an adverb. (As in, I was fixin to go over to BettyLou's. Or, we had a huge
Christmas dinner with all the fixins. Or Are you fixin my car next?)

12. Only a true Southerner knows that the term "booger" can be a resident of
the nose, a descriptive, as in "that ol' booger," a first name, or something
that jumps out at you in the dark and scares you senseless.

13. Only true Southerners make friends while standing in lines. We don't do
"queues", we do "lines," and when we're IN, not ON, line we talk to everybody!

14. Put 100 true Southerners in a room and half of them will discover
they're related, even if only by marriage.

15. True Southerners never refer to only one person as "y'all"... more than
three is way more than one, it's "all y'all".

16. True Southerners know grits come from corn and how to eat them.

17. Every true Southerner knows tomatoes with eggs, bacon, grits, and coffee
are perfectly wonderful; that redeye gravy is also a breakfast food; and that
fried green tomatoes are not a breakfast food We recognize milk gravy
when we see it, know what to do with it and wonder what the heck you other
people eat on your biscuits.

18. When you hear someone say, "Well, I caught myself lookin'," you know
you are in the presence of a genuine Southerner!

19. Only true Southerners say "sweet tea" and "sweet milk." Sweet tea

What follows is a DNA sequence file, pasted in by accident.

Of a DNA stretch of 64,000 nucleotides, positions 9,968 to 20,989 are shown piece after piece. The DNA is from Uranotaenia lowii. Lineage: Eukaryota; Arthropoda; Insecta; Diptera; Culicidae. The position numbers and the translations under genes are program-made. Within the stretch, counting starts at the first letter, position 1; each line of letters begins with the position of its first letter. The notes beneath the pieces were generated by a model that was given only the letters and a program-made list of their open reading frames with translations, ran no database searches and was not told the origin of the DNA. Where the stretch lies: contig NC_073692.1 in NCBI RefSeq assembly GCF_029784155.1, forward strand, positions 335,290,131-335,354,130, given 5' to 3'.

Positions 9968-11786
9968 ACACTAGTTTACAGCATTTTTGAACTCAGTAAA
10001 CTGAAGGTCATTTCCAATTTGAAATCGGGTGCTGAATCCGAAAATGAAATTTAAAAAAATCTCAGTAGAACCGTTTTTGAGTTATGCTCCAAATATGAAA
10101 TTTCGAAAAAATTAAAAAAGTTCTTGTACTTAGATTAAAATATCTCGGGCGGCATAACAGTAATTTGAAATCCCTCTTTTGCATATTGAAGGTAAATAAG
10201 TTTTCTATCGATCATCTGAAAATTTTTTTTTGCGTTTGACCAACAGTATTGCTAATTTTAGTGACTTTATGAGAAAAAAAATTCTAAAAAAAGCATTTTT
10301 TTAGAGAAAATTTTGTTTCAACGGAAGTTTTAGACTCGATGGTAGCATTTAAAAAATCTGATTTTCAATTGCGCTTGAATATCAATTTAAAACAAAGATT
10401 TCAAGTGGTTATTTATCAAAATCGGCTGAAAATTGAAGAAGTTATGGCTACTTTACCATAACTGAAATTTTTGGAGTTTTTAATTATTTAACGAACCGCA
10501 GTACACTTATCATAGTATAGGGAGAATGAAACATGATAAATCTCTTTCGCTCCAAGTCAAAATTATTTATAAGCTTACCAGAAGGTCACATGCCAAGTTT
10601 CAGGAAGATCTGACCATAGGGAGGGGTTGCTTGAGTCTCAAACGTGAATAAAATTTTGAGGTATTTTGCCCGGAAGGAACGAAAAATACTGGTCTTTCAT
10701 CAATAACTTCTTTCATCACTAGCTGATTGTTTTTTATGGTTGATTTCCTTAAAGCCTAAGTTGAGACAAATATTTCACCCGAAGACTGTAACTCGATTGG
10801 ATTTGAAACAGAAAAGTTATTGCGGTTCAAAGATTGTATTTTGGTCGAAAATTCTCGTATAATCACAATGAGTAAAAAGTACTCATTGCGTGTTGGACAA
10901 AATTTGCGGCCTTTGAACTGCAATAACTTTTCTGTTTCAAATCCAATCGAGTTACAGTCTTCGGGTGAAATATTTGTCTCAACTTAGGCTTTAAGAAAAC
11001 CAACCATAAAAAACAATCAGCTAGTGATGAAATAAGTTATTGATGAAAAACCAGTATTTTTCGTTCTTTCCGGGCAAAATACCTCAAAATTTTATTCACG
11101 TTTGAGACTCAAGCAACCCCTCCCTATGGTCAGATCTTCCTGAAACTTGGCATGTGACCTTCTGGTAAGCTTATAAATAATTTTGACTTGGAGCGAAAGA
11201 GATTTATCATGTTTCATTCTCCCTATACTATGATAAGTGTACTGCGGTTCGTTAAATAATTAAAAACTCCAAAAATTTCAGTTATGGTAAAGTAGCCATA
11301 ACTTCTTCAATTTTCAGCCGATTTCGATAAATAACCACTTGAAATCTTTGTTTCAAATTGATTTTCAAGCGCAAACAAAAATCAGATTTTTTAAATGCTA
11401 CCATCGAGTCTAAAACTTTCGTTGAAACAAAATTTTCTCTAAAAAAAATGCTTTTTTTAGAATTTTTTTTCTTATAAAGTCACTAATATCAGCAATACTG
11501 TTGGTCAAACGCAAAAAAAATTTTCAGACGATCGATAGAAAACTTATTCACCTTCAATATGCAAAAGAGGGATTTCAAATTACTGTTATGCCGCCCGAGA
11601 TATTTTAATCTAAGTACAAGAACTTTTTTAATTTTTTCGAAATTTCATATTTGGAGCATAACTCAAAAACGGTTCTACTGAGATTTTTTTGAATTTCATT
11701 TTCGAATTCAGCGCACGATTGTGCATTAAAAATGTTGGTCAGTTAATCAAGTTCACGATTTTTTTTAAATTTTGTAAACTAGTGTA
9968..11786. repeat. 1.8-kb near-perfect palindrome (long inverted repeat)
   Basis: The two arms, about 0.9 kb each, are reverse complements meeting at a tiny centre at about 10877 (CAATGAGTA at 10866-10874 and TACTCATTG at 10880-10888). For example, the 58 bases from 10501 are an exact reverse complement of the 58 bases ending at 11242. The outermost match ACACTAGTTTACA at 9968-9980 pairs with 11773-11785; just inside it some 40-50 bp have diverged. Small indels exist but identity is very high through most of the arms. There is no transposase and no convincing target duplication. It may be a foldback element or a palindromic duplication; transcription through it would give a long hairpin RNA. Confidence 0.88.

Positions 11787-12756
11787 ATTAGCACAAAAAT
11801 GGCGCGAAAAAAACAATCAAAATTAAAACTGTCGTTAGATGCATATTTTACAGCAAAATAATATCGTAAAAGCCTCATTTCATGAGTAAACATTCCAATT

indicates it contains sugar and lots of it - we do not like our tea
unsweetened . "Sweet milk" means you don't want buttermilk.

20. And a true Southerner knows you don't scream obscenities at little old ladies
who drive 30 MPH on the freeway. You just say, "Bless her heart" and go your
own way.

Thursday, January 06, 2005

PBS Do you speak American?

Great show aired on PBS last night about English "dialects" of America. (Check it out) I personally thought they did not spend a lot of time on the South especially the Black Southern English. They did talk about Texas Black English, which sounded very similar to Black Southern English.

Guess I'll hollar at ch'uns later.

OOPS. I have not talked about that verb yet. Git it later. Check out my new favorite Southern link here. I will actually put a permanent link off to the side a little later on when I get some time.

Tuesday, January 04, 2005

The reflexive pronoun

I've noticed something that I do and others do. It is to use an objective pronoun redundantly and often with the verb to "get".

I'm going to get me a piece a' pie. She got herself a fine hairdo.

Is this a reflexive or reciprocal ? It is for sure redundant.

Sunday, January 02, 2005

Jeet yet?

I sure have.


Today I had Memphis Style Bar P Q at Red Hot and Blue. Yesterday, I was suppose to chow down on some hog jawl and black eyed peas. Still plan to , but I'll hav' to wait till t'mar.

(I am going to have to get out Mark Twain to find out how to write Southern, any suggestions? Maybe I could use IPA? Yeah right.)

Saturday, January 01, 2005

What Is This?

I am starting a blog about particular phrases and words that I have heard most of my life. So many of my sources come from my own family. I have spent all but the last fours years of my life in the rural South. I am a Southerner. I am married to a Southerner. And most of my family is Southern. But this is not just my site. I would love to have anyone comment and send in original material. If you know the source or the history of the saying add that.